It’s hard to imagine now, as everyone clamours to find some Irishness in them, some link to the Emerald Isle no matter how small, that being Irish and Catholic in the UK in the ‘60s, ‘70s and ‘80s was tough. You had to be hard and stand your ground. You had to assert your identity. You had to give as good as you got. And this, I think, is what Rowland has always been about. Proud of his identity and heritage, never taking a step backwards and never being told what to do or how he should behave.

But he is also incredibly guilt ridden and prone to opening up his heart for inspection, as well as introspection, in his music. A trait that comes to fore on the magnificent One Day I’m Going to Soar Dexys’ (they’ve dropped the Midnight Runners part) first album for 27 years.

This is to all intents and purposes a suite of songs centered on Rowland’s central narrator/character which one has to assume is Rowland himself. It deals with issues of family, notions of Irishness, love and loathing, lust and loss and an eventual public confession. As he says in the suburb album closer “It’s O.K. John Joe”, “And I don’t show much of myself in life / But, in my music I tend to put it all in / It’s like I got a need to get it all out of me / I can’t be what anybody wants me to be.”

One Day I Will Soar opens with a trio of songs: “Now” about his parents and his “ … secret urge to fly” and the possibilities of life. “Lost” sees Rowland reminiscing about his childhood days and the confusion we all face of growing up, whilst “Me” seems to be about his inner fight to be strong in the face of doubt as a young adult, a need to be accepted but on his terms? The middle section turns to tales of the heart (and other human appendages) as the inspired Madeleine Hyland makes an appearance as the, ultimately doomed, love interest and foil for Rowland’s inability to commit to anything other than to himself.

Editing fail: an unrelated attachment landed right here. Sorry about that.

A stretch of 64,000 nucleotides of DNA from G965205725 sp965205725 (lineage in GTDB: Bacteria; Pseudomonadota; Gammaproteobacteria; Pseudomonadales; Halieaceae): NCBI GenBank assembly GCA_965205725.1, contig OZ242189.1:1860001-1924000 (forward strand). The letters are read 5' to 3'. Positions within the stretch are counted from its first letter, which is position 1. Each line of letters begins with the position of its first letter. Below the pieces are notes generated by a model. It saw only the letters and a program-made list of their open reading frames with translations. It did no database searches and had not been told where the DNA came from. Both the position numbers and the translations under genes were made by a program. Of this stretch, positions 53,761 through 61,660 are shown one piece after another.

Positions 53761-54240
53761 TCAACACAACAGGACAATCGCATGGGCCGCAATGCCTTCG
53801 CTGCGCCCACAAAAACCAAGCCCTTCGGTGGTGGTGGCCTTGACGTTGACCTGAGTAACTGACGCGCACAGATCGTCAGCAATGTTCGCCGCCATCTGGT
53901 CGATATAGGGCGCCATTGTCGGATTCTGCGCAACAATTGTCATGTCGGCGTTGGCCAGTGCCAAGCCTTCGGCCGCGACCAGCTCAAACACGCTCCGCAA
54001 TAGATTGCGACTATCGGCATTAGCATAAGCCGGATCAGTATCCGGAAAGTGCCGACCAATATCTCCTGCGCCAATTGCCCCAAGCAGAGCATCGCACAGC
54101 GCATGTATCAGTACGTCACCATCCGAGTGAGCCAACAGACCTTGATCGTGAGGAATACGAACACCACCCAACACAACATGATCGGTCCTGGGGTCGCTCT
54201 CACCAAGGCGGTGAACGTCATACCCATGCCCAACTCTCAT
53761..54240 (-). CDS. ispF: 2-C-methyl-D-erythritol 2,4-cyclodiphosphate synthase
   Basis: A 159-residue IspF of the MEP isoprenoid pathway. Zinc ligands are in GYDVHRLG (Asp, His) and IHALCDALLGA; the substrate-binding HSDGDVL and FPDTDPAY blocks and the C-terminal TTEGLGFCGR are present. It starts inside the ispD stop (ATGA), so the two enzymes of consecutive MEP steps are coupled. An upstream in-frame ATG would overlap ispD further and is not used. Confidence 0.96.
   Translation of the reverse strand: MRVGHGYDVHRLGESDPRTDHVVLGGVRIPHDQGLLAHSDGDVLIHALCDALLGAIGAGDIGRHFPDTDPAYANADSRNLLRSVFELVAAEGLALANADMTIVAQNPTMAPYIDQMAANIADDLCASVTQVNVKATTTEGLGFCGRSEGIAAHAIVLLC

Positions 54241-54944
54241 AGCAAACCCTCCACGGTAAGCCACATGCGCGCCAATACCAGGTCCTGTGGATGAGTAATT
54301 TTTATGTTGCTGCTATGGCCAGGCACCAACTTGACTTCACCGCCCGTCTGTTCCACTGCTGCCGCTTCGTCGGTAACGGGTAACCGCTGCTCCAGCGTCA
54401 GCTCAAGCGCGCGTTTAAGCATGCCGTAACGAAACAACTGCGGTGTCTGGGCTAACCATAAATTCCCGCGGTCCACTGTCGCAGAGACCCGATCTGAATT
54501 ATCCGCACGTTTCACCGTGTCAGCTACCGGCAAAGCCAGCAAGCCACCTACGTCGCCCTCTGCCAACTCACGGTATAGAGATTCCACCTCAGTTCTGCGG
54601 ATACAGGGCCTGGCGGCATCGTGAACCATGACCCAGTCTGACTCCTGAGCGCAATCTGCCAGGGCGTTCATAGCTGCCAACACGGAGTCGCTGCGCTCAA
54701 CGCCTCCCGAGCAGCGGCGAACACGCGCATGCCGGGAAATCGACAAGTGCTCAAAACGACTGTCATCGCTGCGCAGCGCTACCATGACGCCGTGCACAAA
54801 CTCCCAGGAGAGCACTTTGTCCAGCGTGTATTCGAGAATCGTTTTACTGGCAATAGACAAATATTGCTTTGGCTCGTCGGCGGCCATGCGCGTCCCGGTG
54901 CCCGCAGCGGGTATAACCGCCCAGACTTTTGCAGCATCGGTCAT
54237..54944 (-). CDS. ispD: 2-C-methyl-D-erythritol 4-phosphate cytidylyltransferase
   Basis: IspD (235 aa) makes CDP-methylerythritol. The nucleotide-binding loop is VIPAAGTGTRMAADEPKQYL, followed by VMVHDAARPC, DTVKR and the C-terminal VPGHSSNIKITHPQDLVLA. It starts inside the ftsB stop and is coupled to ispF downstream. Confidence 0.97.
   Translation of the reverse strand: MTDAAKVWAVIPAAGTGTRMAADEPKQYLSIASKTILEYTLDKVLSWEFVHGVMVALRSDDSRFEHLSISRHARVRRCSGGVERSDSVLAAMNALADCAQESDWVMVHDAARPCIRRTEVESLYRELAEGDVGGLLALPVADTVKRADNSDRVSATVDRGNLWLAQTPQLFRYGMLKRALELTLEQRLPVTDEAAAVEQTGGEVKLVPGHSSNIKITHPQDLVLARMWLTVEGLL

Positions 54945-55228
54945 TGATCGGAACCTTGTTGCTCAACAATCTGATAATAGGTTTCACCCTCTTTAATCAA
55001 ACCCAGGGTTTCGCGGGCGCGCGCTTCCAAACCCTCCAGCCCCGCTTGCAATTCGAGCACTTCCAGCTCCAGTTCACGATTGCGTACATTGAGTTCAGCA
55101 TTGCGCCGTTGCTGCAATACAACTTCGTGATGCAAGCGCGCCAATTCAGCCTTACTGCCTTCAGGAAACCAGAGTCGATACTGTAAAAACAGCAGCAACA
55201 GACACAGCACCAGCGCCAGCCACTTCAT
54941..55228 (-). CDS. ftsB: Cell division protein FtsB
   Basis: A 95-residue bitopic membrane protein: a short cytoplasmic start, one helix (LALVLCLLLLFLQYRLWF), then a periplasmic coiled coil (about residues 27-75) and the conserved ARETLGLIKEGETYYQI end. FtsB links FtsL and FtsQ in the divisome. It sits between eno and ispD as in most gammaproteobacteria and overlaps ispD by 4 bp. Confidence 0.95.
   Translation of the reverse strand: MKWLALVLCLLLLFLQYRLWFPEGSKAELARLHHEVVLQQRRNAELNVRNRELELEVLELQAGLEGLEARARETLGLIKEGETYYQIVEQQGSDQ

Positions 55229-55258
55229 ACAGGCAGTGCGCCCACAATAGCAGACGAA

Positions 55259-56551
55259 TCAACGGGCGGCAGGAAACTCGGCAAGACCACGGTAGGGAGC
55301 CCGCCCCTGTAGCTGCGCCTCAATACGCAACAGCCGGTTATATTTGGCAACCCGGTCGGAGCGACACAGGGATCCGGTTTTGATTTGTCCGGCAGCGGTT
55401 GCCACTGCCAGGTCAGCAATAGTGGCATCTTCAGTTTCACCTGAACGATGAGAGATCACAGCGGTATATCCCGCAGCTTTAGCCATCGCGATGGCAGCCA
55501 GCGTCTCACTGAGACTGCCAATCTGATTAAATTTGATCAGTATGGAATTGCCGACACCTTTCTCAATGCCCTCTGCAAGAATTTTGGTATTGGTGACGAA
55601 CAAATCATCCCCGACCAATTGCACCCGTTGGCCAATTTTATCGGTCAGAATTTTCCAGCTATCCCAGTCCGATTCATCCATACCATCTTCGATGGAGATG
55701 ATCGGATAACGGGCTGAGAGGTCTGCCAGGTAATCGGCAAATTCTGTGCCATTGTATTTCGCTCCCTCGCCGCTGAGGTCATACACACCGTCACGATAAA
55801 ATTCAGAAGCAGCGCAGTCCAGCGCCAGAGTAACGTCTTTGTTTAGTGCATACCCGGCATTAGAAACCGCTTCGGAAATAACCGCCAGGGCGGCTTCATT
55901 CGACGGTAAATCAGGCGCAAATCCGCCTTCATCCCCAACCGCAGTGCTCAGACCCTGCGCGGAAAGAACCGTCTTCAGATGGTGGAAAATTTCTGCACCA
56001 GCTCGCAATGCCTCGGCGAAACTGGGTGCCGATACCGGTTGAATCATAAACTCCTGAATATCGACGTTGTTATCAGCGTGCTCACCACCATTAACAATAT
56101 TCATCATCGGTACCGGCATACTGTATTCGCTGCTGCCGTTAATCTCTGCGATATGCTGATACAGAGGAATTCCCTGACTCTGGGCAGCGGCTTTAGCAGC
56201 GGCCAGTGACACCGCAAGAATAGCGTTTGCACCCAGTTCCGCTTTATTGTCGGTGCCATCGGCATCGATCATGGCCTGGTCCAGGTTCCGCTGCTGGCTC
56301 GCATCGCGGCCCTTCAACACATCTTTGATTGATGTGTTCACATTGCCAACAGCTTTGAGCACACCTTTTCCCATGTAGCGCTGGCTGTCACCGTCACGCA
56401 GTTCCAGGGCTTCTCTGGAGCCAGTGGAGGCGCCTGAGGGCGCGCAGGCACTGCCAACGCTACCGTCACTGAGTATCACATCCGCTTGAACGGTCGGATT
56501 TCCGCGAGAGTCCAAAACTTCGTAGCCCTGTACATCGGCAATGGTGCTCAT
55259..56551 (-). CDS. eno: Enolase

We go from the foreplay of “She Got a Wiggle” to infatuation on “You” and “I’m Thinking of You” to the brilliant drama of “I’m Always Going to Love You”. Well for the first two minutes or so of the song before, Kevin suddenly announces, actually I won’t always love you to which Madeleine screams, swears and storms off before taunting him for being “incapable of love” to which he has no defence, readily agreeing to her analysis of him. There is great interplay between the two over these tracks which provides the album with a terrific second act.

The third and final act sees Rowland in a more conciliatory and reflective mode. On the Bowie sounding “Sound and Vision” and “Nowhere is Home”, Rowland returns to the theme of his roots and his continuing search for an identity he can call his own, he seems lost and yet I’ve never heard him sound more sure of himself in any of his earlier music. “Free” is more uplifting wherein Rowland seems to be pumping himself up ready to go and find himself to be “ … the man I’m meant to be”.